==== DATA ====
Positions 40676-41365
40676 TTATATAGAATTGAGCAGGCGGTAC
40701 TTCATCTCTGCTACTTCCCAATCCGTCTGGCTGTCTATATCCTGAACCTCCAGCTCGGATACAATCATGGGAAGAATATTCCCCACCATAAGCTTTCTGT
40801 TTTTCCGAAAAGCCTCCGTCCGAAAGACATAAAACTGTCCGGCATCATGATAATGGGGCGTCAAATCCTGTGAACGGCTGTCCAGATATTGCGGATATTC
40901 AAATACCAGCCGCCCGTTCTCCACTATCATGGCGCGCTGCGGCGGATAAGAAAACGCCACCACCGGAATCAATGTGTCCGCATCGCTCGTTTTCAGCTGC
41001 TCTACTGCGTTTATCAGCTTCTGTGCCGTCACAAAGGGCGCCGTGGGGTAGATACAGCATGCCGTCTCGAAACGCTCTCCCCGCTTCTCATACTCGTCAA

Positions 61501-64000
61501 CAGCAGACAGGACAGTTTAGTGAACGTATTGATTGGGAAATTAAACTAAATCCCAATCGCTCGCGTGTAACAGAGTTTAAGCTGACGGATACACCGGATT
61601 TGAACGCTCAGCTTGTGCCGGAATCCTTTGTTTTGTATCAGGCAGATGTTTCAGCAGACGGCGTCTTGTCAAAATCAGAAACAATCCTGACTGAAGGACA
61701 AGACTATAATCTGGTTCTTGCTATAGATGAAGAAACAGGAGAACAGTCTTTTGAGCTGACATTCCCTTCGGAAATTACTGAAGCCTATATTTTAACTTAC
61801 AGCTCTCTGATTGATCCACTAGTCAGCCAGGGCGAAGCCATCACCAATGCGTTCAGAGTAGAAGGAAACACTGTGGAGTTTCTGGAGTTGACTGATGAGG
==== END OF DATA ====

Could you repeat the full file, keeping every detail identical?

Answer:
Positions 40676-41365
40676 TTATATAGAATTGAGCAGGCGGTAC
40701 TTCATCTCTGCTACTTCCCAATCCGTCTGGCTGTCTATATCCTGAACCTCCAGCTCGGATACAATCATGGGAAGAATATTCCCCACCATAAGCTTTCTGT
40801 TTTTCCGAAAAGCCTCCGTCCGAAAGACATAAAACTGTCCGGCATCATGATAATGGGGCGTCAAATCCTGTGAACGGCTGTCCAGATATTGCGGATATTC
40901 AAATACCAGCCGCCCGTTCTCCACTATCATGGCGCGCTGCGGCGGATAAGAAAACGCCACCACCGGAATCAATGTGTCCGCATCGCTCGTTTTCAGCTGC
41001 TCTACTGCGTTTATCAGCTTCTGTGCCGTCACAAAGGGCGCCGTGGGGTAGATACAGCATGCCGTCTCGAAACGCTCTCCCCGCTTCTCATACTCGTCAA

Positions 61501-64000
61501 CAGCAGACAGGACAGTTTAGTGAACGTATTGATTGGGAAATTAAACTAAATCCCAATCGCTCGCGTGTAACAGAGTTTAAGCTGACGGATACACCGGATT
61601 TGAACGCTCAGCTTGTGCCGGAATCCTTTGTTTTGTATCAGGCAGATGTTTCAGCAGACGGCGTCTTGTCAAAATCAGAAACAATCCTGACTGAAGGACA
61701 AGACTATAATCTGGTTCTTGCTATAGATGAAGAAACAGGAGAACAGTCTTTTGAGCTGACATTCCCTTCGGAAATTACTGAAGCCTATATTTTAACTTAC
61801 AGCTCTCTGATTGATCCACTAGTCAGCCAGGGCGAAGCCATCACCAATGCGTTCAGAGTAGAAGGAAACACTGTGGAGTTTCTGGAGTTGACTGATGAGG